Most of my work is made of wood, formerly trees — living breathing creatures essential to our existence. A tree’s surface is complex, emotionally deep, and not unlike our skin. Growing up in a richly diverse tropical environment filled with a dense variety of life forms, I had a hunger to merge with nature. I strive to grasp the morphology of the form’s characteristics, both common and unique, moving and living in an odd harmony.
My deep love for this world grew into imagining myself as being one of them—a part of them, not apart from them. At age 6 years old I knew I wanted to be a sculptor, someone who creates and makes shapes that speak.
I’ve been continuously engaged in developing a body of work in which the individual pieces are treated as new words which have grown into sentences, then paragraphs, and then filling 30-foot-long walls, becoming a three-dimensional mural “reading” left to right in black and white and natural wood tones.
Collectively, my objects depict the convergence of the worlds of biologically produced life forms, the mineral world, our intellectual world of abstract concepts, written language, syntax, and the need to explain and appreciate our existence. It is a lot to ask of objects to be capable of explaining the unexplainable. For us, this requires a deep dive into the unconscious to unravel this loose narrative made up of unfamiliar forms. These forms help me understand and express how I see the world and who I am in it.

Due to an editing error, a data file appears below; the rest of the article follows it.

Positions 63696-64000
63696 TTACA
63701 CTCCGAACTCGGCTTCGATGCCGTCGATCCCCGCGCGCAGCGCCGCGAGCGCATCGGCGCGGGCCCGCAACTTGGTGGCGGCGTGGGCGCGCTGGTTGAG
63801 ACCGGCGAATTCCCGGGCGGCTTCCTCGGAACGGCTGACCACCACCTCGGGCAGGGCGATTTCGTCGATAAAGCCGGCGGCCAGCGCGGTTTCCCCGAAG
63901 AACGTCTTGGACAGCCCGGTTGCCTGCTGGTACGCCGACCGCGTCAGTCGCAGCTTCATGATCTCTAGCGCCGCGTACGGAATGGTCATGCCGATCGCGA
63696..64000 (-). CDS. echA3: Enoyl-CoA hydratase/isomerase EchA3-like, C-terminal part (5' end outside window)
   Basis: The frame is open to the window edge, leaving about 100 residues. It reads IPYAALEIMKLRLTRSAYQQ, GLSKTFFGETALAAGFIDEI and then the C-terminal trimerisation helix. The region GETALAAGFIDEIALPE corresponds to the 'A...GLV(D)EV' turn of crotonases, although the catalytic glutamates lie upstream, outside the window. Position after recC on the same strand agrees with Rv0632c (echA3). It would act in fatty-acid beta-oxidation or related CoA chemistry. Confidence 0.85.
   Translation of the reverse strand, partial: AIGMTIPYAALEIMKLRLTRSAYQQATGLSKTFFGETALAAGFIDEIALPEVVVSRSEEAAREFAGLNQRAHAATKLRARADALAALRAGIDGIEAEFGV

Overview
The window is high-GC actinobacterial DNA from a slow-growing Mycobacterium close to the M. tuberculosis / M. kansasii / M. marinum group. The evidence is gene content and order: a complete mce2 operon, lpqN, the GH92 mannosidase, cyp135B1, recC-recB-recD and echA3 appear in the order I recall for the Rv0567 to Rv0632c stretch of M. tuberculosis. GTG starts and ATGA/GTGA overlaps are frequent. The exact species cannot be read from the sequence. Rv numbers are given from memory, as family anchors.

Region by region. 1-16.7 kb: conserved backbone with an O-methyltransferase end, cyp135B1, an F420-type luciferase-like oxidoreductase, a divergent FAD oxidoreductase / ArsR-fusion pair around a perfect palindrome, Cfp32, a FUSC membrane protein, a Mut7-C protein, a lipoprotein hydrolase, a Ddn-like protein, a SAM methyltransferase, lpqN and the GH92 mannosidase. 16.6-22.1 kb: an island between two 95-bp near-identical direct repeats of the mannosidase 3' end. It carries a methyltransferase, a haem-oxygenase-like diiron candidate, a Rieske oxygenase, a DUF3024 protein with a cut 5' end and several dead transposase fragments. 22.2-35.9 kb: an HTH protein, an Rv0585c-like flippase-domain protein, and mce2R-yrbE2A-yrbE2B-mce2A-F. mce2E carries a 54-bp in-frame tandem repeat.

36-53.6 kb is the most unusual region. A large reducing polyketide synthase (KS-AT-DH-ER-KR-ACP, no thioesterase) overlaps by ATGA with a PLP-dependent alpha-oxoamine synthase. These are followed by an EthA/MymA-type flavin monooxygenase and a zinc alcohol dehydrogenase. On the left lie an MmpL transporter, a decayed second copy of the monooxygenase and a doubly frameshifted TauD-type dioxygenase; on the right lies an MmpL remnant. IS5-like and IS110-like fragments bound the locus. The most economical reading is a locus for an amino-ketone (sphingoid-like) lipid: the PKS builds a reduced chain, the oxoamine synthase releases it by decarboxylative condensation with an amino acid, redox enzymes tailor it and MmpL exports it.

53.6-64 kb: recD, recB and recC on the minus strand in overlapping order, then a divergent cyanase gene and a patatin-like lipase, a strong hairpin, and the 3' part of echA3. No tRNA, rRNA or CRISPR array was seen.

In the absence of adequate information our imaginations go into overdrive to provide answers. Not a bad thing. Aside from using our early childhood inclination to suspend disbelief the work also relies on our anthropomorphizing of these art objects, imagining their evolution through hybridizing, procreation, and recognizing the intimate relationships with each other no matter how unlikely. We are a species in need of being understood by others and ourselves. Celebrating and loving our differences is a good way to begin.